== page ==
Harmonics in Power Systems
33
Harmonics measurement indices:
Individual Harmonic Distortion (IHD)
Ratio between the root mean square (RMS) value of
the individual harmonic and the RMS value of the
fundamental.
IHD
n
= (I
n
/I
1
) x 100%

Total Harmonic Distortion (THD)
Ratio between the RMS value of the harmonics and
the RMS value of the fundamental.
) ,... 4 , 3 , 2 ( %, 100
1
2
= =

n
I
I
THD
n
Harmonics Sources in Electrical
Systems
34
Many nonlinear loads drawing nonsinusoidal
currents from electrical power systems.
These nonsinusoidal currents pass through
different impedances in the power systems
and produce voltage harmonics.
These voltage harmonics propagate in power
systems and affect all of the power system
components.
Fluorescent Lighting
35
The amount of harmonics no. 3, 5, 7, and 9
are high.

Adjustable Speed Drives (ASD)
36
ASDs are widely used to control the speed of
AC motor nowadays, compared to the
application of belts and pulleys in the 1970s.

ASD input current and its IHD with motor operating at 45 Hz
Personal Computers
37
Odd orders
harmonics!
Switching
power supply
TV, Air Con.,
Laser printers
Electric Furnace
38
High-power and high harmonic distortion devices in
power systems. Producing non-integer current
harmonics during melting process. High 5
th
and 7
th

harmonics also produced.
AC/DC Converters
39
If the number of converter/inverter pulses is p,
then the order of harmonic current in AC side
will be np1 (n = 1, 2, 3).
Effects of Harmonics
40
Disturbance to Electric and Electronic Devices
Higher Losses
Extra Neutral Current
Improper Working of Metering Devices
Resonance Problem

** Note: Please read the provided note,
Harmonics for the sub-title, Effect of
Harmonics on Power System Devices.
Effects of Harmonics
41
Disturbance to Electric and Electronic Devices
Harmonics cause disturbance in sensitive loads in power
systems such as sensitive medical devices, control
circuits, and computers.
Control circuits that work on current or voltage zero
crossing have higher sensitivity to harmonics and may
not work properly in the presence of harmonics.

Effects of Harmonics
42
Higher Losses
P
loss
= RI
2
With the presence of harmonics, P
loss-h
= R(I
h
)
2
Excessive losses and torque fluctuation also appear
in electric motors in the presence of harmonics
because only the fundamental component yields
average torque in motors and harmonics yield core
losses and torque fluctuation.
Effects of Harmonics
43
Extra Neutral Current
The presence of current harmonics especially 3
rd

harmonic in electrical power systems increases
neutral currents.
Higher neutral currents, in four-wire, three-phase
systems, in addition to the increasing size of the
neutral wire, can cause overloaded power feeders,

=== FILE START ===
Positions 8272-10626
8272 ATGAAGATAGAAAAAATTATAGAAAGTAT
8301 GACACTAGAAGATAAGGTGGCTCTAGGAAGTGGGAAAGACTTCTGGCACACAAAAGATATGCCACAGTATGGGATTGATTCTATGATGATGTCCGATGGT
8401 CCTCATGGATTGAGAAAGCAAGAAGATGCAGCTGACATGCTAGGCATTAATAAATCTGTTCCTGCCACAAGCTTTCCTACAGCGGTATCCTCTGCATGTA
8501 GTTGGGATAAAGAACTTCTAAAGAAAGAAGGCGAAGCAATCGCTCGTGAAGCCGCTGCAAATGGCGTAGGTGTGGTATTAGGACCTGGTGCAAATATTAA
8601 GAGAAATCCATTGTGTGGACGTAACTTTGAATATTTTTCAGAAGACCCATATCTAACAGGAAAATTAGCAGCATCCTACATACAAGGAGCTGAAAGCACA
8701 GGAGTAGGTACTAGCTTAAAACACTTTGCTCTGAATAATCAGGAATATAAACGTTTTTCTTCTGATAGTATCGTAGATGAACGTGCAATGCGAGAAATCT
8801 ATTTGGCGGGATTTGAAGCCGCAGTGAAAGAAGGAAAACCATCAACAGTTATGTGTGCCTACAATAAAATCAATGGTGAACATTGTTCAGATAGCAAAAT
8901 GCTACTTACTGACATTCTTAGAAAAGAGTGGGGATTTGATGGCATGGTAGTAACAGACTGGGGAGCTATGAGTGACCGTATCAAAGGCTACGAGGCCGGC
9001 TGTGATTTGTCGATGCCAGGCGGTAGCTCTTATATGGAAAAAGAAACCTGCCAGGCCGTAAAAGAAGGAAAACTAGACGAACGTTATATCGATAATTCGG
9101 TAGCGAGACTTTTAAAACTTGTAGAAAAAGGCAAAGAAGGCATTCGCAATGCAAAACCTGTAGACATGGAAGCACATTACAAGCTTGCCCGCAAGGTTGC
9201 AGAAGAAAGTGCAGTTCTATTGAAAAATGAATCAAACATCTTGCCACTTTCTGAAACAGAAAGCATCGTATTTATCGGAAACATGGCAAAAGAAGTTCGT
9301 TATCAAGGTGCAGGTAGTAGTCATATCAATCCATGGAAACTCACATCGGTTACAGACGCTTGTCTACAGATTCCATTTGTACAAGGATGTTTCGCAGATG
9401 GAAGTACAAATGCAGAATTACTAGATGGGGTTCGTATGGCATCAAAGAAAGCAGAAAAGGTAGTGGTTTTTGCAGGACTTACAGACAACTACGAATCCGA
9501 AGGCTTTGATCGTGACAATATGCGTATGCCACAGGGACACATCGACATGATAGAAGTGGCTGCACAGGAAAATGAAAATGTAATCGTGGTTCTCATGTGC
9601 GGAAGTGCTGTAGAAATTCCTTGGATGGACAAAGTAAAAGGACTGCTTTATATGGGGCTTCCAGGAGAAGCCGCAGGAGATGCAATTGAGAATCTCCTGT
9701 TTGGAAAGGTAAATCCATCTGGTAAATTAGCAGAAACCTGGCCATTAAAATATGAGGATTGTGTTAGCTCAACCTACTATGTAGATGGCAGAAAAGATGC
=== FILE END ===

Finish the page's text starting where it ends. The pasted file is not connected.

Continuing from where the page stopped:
overloaded transformers, voltage distortion, and
common mode noise. Typical PC power supply:
Effects of Harmonics
44
Improper Working of Metering Devices
The presence of current and voltage harmonics of
more than 5% may lead to improper working of
conventional metering devices that utilize induction
watt-hour meters
Effects of Harmonics
45
Resonance Problem
Current and voltage harmonics, when passing
through the power system or another load, may
cause a resonance problem.
Figure below shows a kind of resonance where the
load has a resonance frequency close to the fifth
harmonic.
Voltage Sags Example
46
Voltage Sags Example
47
Voltage Sags Example
48
Voltage Sags Definitions
49
Magnitude (of nominal voltage)
Sag : 0.1 pu to 0.9 pu
Interruption : < 0.1 pu

Duration
Instantaneous : 0.5 cycles - 30 cycles
Momentary : 30 cycles - 3 seconds
Temporary : 3 seconds - 1 minute
Voltage Sags Sources
50
Any sudden increase in load, if large enough, will
cause a voltage sag:

Motors
Faults
Switching
Voltage Sags Sources
51
Motors typically draw six to eight times their
running current when they are starting.
Motors may start and stop frequently.
Common cause of voltage sags in industrial
facilities the facilitys own large motors can
cause the voltage sag.
Voltage Sags Motor Example
52
Voltage Sags Example
53
Example 3

A stiff 14.4kV three-phase system serves a
distribution line with an impedance of 1.2+j6
ohms. If the voltage at the sending end remains
14.4kV, what is the voltage drop in the line due to
a balanced 3-phase load of 10+j5 ohms per
phase?
Voltage Sags Example
54
Solution:

Given variables:
Z
load
= (10+j5)O, Z
line
=(1.2+j6)O, V
|
=14.4kV/\3

Line current:


A
Z Z
V
I
line load
line
Z =
+
= 48 . 44 598 . 529
|
Voltage Sags Example
55
Use the line current to find the voltage drop
and load voltage:




Voltage sag (%),

kV Z I V
line line drop
Z = = 21 . 34 241 . 3
kV V V V
drop load
Z = = 92 . 17 921 . 5
|
% 22 . 71
% 100 1
=

(
(


=
|
|
V
V V
Sag
load
magnitude
Typical voltage sag tolerance IEEE
1346
56
Equipment Upper Range Average Lower Range
PLC 20ms, 75% 260ms, 60% 620ms, 45%
PLC, I/O card 20ms, 80% 40ms, 55% 40ms, 30%
5HP AC drive 30ms, 80% 50ms, 75% 80ms, 60%
AC control relay 10ms, 75% 20ms, 65% 30ms, 60%
Motor starter 20ms, 60% 50ms, 50% 80ms, 40%
PC 30ms, 80% 20ms, 60% 70ms, 50%
Transients
57
Transients Types
58
Impulsive
Nanosecond
5ns rise, lasts <50ns
Microsecond
1s rise, lasts 50ns 1ms
Millisecond
0.1ms rise, lasts >1ms

Caused by lightning, removal of an inductive load,
loose wiring, and other arcing events.
Transients Types
59
Oscillatory
Low frequency: <5kHz, 0.3 50ms, 0 4 pu
Capacitor switching, ferroresonance, transformer
energisation
Medium frequency: 5500 kHz, 20s, 0 8 pu
Back-to-back capacitor switching, cable switching,
impulse response
High frequency: 0.5 5 MHz, 5 s, 0 4 pu
Response of system to an impulsive transient
Transients Impact on Loads
60
Hard disk crash
Power supply failure
Component failure
SCR failure
Circuit board failures
Process interruptions
Letting the smoke out
Transients Sources
61
Distribution System
Lightning
Switching Operations (Breakers, Capacitors,)
Fault Clearing/Breaker Operations

Customer System
Lightning
Arcing Devices
Starting & Stopping Motors
Breaker Operations
Capacitor Switching
Transients Lightning
62
High Frequency!
Transients Faults
63
Low Frequency!
Transients Motor Starting
64
High Frequency!
Transients Cap. Bank
Switching
65
Low Frequency!
Standards for Power Quality
66
PQ
Standards
IEEE IEC
Institute of Electrical
and Electronic Engineers
International
Electrotechnical Commission
67
IEEE 1159-1995
Standard
IEC Standard
68